I was going to write this tomorrow. A big milestone epic thing. I just don’t think I could do it without being maudlin. It hits me harder some days than others – the news changes daily. The main message I hear is that this is still the beginning and the end? No one really knows when that will be.
I came home March 13, for what I hoped would be a few weeks home alone. It’s been two months now. TWO. Two months without a hug. Two months without greeting all of the people in my department as I do every single morning. Two months without the familiar scents of our farmland location, or the the dust of all the construction around it. The auditory motivation during the the 45 minutes in the car each way listening to whatever music I need to get through those moments.
I am, however, okay without the anxiety of bump-drafting on I-10 every morning. I could list many positives, and trust me, I look for them each day as I am working from home in my pajamas with unlimited coffee and snacks. There are two sides to the COVID social distancing coin. It flips, it flops, but I do ok.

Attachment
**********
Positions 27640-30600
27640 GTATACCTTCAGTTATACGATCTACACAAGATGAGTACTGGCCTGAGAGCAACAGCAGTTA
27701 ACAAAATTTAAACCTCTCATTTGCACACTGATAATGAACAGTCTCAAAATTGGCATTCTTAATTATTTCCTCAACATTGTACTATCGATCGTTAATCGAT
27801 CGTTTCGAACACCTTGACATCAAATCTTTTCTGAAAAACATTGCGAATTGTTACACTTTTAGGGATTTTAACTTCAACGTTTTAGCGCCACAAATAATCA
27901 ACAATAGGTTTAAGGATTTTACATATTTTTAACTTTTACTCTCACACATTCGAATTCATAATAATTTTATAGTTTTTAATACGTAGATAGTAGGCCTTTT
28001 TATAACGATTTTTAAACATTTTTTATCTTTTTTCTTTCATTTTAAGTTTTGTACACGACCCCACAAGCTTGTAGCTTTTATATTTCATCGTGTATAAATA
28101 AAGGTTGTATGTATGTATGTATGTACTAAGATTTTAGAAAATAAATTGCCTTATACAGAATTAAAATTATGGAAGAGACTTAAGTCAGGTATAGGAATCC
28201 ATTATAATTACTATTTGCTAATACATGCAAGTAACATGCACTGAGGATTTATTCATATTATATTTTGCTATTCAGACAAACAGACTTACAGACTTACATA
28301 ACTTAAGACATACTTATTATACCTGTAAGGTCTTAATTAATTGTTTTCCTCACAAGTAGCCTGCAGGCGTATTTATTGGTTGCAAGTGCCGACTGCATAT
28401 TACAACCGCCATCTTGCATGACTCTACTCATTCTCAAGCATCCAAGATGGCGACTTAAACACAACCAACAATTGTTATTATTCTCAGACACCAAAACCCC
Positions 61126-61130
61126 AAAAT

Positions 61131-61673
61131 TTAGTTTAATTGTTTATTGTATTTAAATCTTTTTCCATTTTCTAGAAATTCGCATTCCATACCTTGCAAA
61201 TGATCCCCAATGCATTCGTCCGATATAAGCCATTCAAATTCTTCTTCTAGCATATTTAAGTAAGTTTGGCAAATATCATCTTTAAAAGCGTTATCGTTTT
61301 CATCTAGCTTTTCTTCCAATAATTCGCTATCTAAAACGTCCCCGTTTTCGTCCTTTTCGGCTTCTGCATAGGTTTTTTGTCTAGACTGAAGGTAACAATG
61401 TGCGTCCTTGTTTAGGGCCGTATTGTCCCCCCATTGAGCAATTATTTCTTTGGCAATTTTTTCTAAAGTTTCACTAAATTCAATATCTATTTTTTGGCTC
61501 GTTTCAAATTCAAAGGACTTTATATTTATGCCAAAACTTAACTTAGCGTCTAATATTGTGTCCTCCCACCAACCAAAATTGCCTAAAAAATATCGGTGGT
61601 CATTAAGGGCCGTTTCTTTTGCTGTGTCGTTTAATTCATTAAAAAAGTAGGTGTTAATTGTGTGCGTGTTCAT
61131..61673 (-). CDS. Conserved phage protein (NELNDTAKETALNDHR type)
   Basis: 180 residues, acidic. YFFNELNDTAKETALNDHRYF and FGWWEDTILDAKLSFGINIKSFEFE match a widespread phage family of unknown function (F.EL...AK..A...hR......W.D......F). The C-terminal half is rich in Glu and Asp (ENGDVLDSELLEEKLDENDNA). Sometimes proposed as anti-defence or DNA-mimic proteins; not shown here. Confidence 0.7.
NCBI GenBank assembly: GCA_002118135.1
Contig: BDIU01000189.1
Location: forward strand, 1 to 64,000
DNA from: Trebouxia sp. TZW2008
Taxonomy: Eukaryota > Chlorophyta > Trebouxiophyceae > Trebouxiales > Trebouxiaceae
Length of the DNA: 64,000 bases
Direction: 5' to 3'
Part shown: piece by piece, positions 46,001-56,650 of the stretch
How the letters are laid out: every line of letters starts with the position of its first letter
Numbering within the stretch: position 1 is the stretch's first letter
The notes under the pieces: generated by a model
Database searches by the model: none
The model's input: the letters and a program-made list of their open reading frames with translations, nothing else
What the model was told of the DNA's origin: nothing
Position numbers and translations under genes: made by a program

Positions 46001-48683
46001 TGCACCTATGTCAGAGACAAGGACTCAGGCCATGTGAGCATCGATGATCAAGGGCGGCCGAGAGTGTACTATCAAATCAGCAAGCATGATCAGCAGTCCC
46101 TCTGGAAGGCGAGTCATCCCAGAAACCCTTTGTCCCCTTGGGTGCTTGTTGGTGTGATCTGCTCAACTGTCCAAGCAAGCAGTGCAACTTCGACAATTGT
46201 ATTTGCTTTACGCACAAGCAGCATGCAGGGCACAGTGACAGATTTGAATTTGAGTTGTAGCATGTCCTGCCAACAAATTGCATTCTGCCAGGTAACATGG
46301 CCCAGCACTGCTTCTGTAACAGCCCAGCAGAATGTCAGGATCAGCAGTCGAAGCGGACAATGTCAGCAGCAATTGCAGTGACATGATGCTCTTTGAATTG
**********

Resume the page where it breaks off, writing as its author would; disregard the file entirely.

I remember coming to terms with my new normal after cancer. Those changes and losses were mostly in my personal life, but work was the constant. It was the place I went to every day, even as I went through treatment. I left the apartment to go there. Now every part of my life feels like it’s on hold in the same 700 ft space that I’m in every day for hours right now.
If I’ve learned anything, however, it’s that change is a constant I’m ok with most of the time. I think that’s where I’m stuck – two months with very little change except perhaps the color of my pajamas and the flavor of my coffee beans. Very little change, even in the work I’m doing. Everything is static – stagnant – and I need something new, and I’m not going to get it any time soon.
One day, I’ll return to that cubicle past the suburbs. I’ll see those gorgeous sunsets and enjoy my concert ride to work. I’ll get hugs. I’ll see smiling faces – people who are glad to see me (and some who aren’t – ha) and no one day will be like the other. I didn’t realize how much I’d miss that, but I really, really do.
Tomorrow will be Pandemic Social Distancing, Day 60, and I will be okay.